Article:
Guide-Field Reconnection on MAIZE
We were back at the Univeristy of Michigan, Ann Arbor collaborating with the MAIZE team on some new guide-field reconnection experiments over the past two weeks. Thomas, Jack, Simran, and Lansing spent the fortnight running experiments with our new tilted array hardware. Instead of trying to apply a guide-field with an externally-powered Helmholtz coil–as we did last year–our new hardware embeds the vertical component of the field directly into the ablated flows.
Thomas and the MAIZE team installing the load hardware before a shot. (Clockwise from bottom: Joe Chen (UMich), Simran Chowdhry (MIT), Lansing Horan IV (MIT), Thomas Varnish (MIT), George Dowhan (UMich), and Jack Hare (MIT).)
Using MAIZE, we wanted to study how a vertical magnetic field--this time embedded into the plasma flows--affected magnetic reconnection. Here, in this long exposure image, are two tilted exploding wire arrays in our newly designed experimental hardware.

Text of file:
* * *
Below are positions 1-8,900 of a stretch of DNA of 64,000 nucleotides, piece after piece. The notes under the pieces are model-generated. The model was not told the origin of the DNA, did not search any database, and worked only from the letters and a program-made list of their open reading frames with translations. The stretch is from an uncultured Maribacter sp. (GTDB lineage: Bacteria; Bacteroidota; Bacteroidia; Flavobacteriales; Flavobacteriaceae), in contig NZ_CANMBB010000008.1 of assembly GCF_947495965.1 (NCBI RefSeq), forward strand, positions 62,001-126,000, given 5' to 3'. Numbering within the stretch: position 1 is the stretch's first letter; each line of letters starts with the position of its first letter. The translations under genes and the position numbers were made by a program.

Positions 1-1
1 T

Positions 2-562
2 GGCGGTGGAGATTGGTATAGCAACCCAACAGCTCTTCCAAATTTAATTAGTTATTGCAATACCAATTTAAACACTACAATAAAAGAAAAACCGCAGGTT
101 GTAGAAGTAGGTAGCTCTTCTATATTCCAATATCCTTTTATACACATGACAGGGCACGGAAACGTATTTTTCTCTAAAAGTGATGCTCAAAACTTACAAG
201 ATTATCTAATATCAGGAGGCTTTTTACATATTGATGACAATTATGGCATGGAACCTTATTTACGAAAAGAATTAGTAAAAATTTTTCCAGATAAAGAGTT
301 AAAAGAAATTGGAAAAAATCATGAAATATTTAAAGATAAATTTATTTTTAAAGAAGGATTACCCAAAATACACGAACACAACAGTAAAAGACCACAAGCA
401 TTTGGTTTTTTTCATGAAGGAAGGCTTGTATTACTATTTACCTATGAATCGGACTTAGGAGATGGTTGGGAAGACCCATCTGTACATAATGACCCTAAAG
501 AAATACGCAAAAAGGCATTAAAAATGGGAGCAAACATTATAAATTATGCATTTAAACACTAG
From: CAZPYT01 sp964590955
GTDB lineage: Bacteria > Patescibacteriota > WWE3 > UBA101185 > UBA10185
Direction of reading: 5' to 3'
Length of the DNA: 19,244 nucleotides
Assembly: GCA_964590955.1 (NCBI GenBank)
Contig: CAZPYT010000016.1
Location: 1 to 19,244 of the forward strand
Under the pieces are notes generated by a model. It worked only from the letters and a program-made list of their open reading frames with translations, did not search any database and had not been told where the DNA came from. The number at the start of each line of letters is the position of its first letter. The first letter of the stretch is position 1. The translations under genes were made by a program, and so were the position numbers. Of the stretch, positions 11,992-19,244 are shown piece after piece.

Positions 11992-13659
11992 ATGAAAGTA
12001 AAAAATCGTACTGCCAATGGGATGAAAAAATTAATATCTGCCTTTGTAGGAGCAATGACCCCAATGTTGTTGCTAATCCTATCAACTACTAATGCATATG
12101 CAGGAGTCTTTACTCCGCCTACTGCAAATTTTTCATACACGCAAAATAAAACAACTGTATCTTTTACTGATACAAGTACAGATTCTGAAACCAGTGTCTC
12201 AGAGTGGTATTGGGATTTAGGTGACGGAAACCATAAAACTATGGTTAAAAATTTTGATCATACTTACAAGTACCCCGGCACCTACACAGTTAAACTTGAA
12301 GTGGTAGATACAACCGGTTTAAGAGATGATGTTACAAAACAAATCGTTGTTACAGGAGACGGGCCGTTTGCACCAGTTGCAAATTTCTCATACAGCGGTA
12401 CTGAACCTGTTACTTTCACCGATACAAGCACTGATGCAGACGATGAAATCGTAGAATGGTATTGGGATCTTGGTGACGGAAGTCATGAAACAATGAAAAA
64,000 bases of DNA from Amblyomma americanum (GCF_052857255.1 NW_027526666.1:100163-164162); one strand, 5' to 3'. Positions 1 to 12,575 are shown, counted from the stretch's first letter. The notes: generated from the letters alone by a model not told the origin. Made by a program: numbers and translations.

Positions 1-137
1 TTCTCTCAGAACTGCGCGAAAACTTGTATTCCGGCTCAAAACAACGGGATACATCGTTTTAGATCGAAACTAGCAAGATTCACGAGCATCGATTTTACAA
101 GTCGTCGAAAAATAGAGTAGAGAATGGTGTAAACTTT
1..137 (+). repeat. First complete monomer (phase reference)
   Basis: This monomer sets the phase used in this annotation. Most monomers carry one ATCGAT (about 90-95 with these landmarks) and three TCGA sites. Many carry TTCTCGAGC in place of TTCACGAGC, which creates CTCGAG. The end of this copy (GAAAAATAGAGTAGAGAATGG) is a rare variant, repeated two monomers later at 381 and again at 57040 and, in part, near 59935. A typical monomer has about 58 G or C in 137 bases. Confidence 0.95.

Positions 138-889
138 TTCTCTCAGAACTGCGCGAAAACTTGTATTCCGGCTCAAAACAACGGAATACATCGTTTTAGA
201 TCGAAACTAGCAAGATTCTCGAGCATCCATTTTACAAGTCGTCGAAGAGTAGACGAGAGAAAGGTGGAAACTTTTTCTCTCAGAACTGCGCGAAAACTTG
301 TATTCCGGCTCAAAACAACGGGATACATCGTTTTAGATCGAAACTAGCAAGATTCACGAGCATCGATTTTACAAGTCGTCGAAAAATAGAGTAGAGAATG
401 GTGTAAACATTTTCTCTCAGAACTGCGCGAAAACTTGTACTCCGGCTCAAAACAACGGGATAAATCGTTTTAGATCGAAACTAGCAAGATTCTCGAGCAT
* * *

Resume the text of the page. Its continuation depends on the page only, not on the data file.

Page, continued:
Additionally, we designed and implemented a new simultaneous end-on and side-on interferometry system on the MAIZE facility. This new diagnostic enabled electron density measurements down and along the reconnection layers we wanted to study. We also tested some new counterwound inductive (B-dot) probes that Lansing, Emily, and Simran had been working on as part of one of our group’s UROP projects.
This trip was also an opportunity to test some of the new counter-wound inductive (B-dot) probes Lansing, Emily, and Simran had been working on.
Now that we’re back in Cambridge, the team will be hard at work analyzing the data ready for various conferences this summer and into the fall.
We are very grateful for the support provided by the MAIZE team (especially George Dowhan and Joe Chen, who helped an enourmous amount with the experimental work). We are also very grateful to the NSF and NNSA for supporting this research through award PHY2108050, “Developing Pulsed Power Driven Turbulent Reconnection Platforms”.
Simran and Lansing had their first hands-on experience with a pulsed-power experiment on the trip. Both of them even fired a couple of shots too!
Since this was a two-week long research trip, Thomas, Simran, and Lansing also got the opportunity to explore a little bit of Michigan on the weekend!
We're pleased to report that none of the team were eaten by any of the rather large tigers we found whilst wandering around Detroit looking for pizza.